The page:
A tutorial on…creating, uploading and running a PHP script

To begin, open an appropriate text editor. Likewise with HTML documents, PHP files are made up of plain text, thus sufficient for use in editors such as Notepad and BBEdit on Mac OS.

Type in the example found below:

1: <?php
2: phpinfo ();
3: ?>

Save it as phpinfo.php in your web server’s root document directory. If you are using a web hosting server, upload it to the server to where you would place HTML files.
The coding above basically allows information about the PHP installation to be outputted to the browser. I discovered that the phpinfo() part is useful for debugging scripts due to the context information provided.

The extension to the PHP document is important because it tells the server to treat the file as PHP code. The default PHP extension for a PHP document is .php.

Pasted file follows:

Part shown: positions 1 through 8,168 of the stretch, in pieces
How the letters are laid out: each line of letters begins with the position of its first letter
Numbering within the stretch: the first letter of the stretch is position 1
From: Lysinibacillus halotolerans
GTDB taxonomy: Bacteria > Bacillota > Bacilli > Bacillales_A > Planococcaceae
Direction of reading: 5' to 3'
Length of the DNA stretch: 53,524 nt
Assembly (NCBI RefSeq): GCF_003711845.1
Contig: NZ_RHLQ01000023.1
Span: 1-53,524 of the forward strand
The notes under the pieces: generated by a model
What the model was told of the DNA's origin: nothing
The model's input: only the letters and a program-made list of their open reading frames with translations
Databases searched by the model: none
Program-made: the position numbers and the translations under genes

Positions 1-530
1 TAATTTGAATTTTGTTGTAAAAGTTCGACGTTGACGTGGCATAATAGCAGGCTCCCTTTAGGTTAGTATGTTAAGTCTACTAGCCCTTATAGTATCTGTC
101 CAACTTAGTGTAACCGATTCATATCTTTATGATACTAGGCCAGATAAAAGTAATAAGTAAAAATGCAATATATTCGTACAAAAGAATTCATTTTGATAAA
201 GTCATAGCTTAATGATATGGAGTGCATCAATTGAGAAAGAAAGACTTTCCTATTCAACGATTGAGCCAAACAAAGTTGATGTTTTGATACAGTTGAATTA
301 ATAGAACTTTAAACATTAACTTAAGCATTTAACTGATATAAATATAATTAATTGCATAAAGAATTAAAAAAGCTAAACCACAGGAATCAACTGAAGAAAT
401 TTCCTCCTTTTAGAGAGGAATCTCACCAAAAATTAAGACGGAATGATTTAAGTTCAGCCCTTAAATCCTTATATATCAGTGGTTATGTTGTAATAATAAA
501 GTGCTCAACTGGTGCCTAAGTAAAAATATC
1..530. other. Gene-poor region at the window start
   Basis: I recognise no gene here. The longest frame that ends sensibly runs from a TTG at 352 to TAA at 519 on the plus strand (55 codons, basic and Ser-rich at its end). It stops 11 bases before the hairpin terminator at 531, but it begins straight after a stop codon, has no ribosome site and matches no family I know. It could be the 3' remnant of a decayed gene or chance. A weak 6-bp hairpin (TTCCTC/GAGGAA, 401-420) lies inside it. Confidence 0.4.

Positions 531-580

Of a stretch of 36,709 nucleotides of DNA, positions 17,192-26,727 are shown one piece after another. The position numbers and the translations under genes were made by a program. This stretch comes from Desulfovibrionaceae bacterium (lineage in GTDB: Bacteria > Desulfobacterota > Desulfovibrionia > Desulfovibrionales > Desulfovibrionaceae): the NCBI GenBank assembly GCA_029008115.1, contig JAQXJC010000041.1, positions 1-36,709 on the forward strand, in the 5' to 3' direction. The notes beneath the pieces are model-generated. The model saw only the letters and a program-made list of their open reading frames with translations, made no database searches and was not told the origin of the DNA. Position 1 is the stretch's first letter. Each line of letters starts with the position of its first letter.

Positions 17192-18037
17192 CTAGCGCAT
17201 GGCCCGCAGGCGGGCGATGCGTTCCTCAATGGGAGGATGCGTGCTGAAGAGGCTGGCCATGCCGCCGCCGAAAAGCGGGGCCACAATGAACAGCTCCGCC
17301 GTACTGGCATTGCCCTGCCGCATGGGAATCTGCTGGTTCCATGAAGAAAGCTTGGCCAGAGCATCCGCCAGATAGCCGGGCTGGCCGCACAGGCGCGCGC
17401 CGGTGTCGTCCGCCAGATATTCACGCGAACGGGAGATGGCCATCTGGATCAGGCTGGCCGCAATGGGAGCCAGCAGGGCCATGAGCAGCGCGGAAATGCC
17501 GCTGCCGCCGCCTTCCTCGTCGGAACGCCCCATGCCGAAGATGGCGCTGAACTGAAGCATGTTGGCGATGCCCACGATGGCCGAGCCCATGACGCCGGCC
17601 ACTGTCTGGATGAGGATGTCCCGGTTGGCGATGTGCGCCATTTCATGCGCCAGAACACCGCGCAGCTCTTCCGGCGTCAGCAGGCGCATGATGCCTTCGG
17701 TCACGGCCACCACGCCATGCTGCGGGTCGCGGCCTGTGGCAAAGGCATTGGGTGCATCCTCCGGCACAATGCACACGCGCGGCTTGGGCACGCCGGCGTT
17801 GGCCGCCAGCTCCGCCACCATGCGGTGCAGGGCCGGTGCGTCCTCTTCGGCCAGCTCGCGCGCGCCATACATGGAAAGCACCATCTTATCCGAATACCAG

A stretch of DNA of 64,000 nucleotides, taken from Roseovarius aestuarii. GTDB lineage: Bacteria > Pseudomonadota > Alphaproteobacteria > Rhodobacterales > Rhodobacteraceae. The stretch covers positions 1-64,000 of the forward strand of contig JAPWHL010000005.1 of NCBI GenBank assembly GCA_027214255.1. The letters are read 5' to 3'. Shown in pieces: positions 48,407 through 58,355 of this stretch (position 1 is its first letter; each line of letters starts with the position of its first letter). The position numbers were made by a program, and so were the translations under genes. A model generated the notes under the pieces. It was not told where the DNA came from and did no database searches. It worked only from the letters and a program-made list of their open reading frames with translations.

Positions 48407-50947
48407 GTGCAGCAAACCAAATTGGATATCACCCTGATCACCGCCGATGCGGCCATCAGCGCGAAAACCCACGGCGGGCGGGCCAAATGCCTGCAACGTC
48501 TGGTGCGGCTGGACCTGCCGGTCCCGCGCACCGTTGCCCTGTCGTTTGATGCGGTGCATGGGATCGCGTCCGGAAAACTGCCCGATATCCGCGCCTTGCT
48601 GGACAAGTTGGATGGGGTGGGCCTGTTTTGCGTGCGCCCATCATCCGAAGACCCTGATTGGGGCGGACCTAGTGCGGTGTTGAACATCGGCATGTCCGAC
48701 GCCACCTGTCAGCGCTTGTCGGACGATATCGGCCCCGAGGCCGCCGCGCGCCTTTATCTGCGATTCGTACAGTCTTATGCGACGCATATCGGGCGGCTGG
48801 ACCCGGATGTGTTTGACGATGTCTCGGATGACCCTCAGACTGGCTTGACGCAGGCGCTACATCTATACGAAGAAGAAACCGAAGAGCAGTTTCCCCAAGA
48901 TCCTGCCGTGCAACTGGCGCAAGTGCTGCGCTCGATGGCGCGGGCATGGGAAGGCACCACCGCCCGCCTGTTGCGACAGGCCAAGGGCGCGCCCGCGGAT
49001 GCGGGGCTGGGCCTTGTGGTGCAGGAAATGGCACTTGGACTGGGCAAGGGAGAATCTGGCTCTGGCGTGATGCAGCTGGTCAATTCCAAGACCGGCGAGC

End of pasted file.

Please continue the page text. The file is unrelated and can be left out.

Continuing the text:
After the document is saved, you should be able to access it via your browser. If everything has gone accordingly, you will see the scripts output on screen. Open up your web browser and go to either; http://localhost/phpinfo.php, or http://your-web-hosting-server.com/phpinfo.php if you are using a web hosting server.

(Note: You will need to make sure MySQL is enabled, as you will need this previously installed in-order to complete the test. This can be installed as part of a multi-package available from here: http://www.apachefriends.org/en/xampp-macosx.html)

Background Research

I discovered some information on how different operating systems use different character combinations to denote the end of a line of text. It is essential to save your PHP documents with the correct line breaks for the operating system that runs your server. A document with the wrong line breaks for the operating system might be read as a very long line of text by the PHP engine. This won’t cause any specific problems, however bugs may evolve.


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